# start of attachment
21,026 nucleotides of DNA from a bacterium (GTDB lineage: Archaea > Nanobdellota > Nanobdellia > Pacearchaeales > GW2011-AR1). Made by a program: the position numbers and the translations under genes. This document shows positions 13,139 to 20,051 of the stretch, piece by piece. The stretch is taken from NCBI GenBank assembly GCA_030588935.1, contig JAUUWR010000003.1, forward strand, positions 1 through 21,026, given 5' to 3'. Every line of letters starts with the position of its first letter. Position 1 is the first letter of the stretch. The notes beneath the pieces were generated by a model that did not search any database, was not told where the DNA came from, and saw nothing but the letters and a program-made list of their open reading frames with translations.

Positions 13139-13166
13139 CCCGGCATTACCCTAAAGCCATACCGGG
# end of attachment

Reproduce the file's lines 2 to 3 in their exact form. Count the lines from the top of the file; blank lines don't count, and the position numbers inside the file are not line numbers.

Positions 13139-13166
13139 CCCGGCATTACCCTAAAGCCATACCGGG